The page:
WTF is a proxy in Magento?

Magento 2, Magento Proxy, Coding tips, di.xml

When navigating Magento source code or when using the Magento Coding Standard you have come across them: Proxies. But what are they exactly and when should you use them?

VPN? Obscure website?

Proxies are most known to get around firewalls so you can open websites you normally aren't allowed to open. Some people use it to view videos on Netflix that are not available in their country, other people use it to pass the Great Firewall of China for example.

In Magento it works a little bit different: A proxy is there used to defer the loading of the actual object until it is actually required. This is useful when you have code that can be slow, by using a proxy the slow code only will be executed when it actually is required, and not before.

Magento handles proxying by creating an intermediate class that extends the target class and copies all the methods, it's comparable to the way that the Interceptors for plugins are generated.

Within these methods, the _getSubject() method is called, which initiates the target object. This looks like this:

/**
* Get proxied instance
*
* @return \Magento\Customer\Model\Url
*/
protected function _getSubject()
{
    if (!$this->_subject) {
        $this->_subject = true === $this->_isShared
            ? $this->_objectManager->get($this->_instanceName)
            : $this->_objectManager->create($this->_instanceName);
    }
    return $this->_subject;
}

This is an example of the \Magento\Customer\Model\Url class, but this piece of code is for every class the same except for the type-hint.

The ObjectManager is evil and should never be used!1!!!!!11!

I hear you. We are learned that you should never use the Object Manager directly, but here Magento is giving a bad example. But Magento is using it here in a valid way. I'll even go one step further: This is the only way.

In this case, using the Object Manager is the only to initiate the target class. In any normal case, you would type-hint the class in your constructor, but that would mean that the class is initiated immediately. The class could be initiated by using new TargetClass($dependency1, $dependency2) as it is auto-generated anyway, but then you would lose the ability to use plugins on the target class, that's something we don't want either.

So, from my point of perspective, this use case of the Object Manager is perfectly valid.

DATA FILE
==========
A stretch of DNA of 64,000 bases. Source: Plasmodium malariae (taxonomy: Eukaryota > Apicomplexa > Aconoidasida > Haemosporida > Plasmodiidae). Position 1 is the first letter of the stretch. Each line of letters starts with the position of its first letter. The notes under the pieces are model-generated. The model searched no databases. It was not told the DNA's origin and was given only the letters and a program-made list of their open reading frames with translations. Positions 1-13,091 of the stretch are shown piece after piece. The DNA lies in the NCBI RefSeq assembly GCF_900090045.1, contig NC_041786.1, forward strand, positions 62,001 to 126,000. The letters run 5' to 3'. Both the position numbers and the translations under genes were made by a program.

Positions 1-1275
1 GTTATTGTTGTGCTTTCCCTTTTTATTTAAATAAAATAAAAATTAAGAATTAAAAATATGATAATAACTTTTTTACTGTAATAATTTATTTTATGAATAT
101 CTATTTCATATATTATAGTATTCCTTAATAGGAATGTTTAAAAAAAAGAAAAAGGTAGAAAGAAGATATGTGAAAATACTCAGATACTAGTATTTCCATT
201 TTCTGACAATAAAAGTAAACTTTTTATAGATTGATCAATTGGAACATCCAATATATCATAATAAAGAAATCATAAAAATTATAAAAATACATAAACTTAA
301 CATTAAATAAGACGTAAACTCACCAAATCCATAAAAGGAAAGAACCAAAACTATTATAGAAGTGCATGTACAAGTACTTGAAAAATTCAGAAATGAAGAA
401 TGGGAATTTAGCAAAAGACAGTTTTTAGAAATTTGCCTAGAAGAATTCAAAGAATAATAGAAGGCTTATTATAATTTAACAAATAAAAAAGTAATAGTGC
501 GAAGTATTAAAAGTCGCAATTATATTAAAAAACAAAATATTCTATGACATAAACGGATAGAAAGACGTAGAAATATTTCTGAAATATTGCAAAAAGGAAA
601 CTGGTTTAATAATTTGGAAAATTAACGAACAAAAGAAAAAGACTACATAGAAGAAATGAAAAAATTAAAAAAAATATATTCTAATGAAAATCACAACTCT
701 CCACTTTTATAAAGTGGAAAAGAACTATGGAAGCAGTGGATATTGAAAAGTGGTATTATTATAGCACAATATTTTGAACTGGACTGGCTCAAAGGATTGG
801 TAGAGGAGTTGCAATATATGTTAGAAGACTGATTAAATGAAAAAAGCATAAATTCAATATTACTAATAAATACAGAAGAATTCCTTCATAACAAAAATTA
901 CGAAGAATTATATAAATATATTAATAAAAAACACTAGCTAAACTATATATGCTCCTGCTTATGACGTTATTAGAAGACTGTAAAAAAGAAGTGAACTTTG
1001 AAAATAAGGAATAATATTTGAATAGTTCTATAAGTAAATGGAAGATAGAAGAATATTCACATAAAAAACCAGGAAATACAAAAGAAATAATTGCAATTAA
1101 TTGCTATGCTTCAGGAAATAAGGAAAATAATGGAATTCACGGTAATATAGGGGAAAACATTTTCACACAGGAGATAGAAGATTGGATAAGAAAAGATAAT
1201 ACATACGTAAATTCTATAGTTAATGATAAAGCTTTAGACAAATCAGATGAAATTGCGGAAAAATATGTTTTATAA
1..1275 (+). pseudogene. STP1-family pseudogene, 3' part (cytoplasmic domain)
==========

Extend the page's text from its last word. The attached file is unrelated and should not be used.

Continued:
How do I use proxies myself?

Simple, just append \Proxy to your class name, \Vendor\Module\Model\Posts becomes \Vendor\Module\Model\Posts\Proxy. That's it. Next.

Joking aside, that's how you can actually a proxy. The downside of this method is that your IDE can't autocomplete the rest of the code as it does not exists yet. You first have to run this code so the proxy class gets generated and your IDE has to index the file.

But there is another way. It involves a bit more work but it's neater: Using the di.xml to inject the proxy. 

Say you want to use the \Magento\Checkout\Model\Session class for example, your constructor would look like this:

namespace Vendor\Module\Custom\Supercool;

class DiExample
{
    /**
     * @var \Magento\Checkout\Model\Session
     **/
    private $session;

    public function __construct(
        \Magento\Checkout\Model\Session $session
    ) {
        $this->session = $session;
    }

    // ...
}

Then you need to add this in your di.xml:

<type name="Vendor\Module\Customer\Supercool">
    <arguments>
        <argument name="session" xsi:type="object">Magento\Checkout\Model\Session\Proxy</argument>
    </arguments>
</type>

And that's it. Would you now dump the class name in the constructor then you would see that it's not the requested class but the proxy variant:

namespace Vendor\Module\Custom\Supercool;

class DiExample
{
    /**
     * @var \Magento\Checkout\Model\Session
     **/
    private $session;

    public function __construct(
        \Magento\Checkout\Model\Session $session
    ) {
         // Will print \Magento\Checkout\Model\Session\Proxy
    var_dump(get_class($session));
        $this->session = $session;
    }

    // ...
}

It is good to note that although you can inject the class directly, the better approach is to use the di.xml variant. I wasn't sure myself why you should do that so I asked Twitter and got this response which explains it all:

When should I use proxies?

That's the real question here. Magento itself uses it at a few different places, most people will encounter them when using Sessions: They are considered slow so it's a good idea to put them behind a proxy.

But Magento uses them at a whole lot of other places: Do a search in a Magento store on "\Proxy" and set the file mask on "di.xml". You will find proxies in places that use caching, the event manager, database resources, and many more.

It speaks for itself that you should use proxies at places that Magento itself uses proxies, but you should use proxies also at places where you do extensive operations in the constructor. Why? Because the constructor is always executed when you require that specific class in another class.

Also, it is recommended to use proxies for your commands if you are not sure about the dependencies it uses as the constructor is executed at every bin/magento command:

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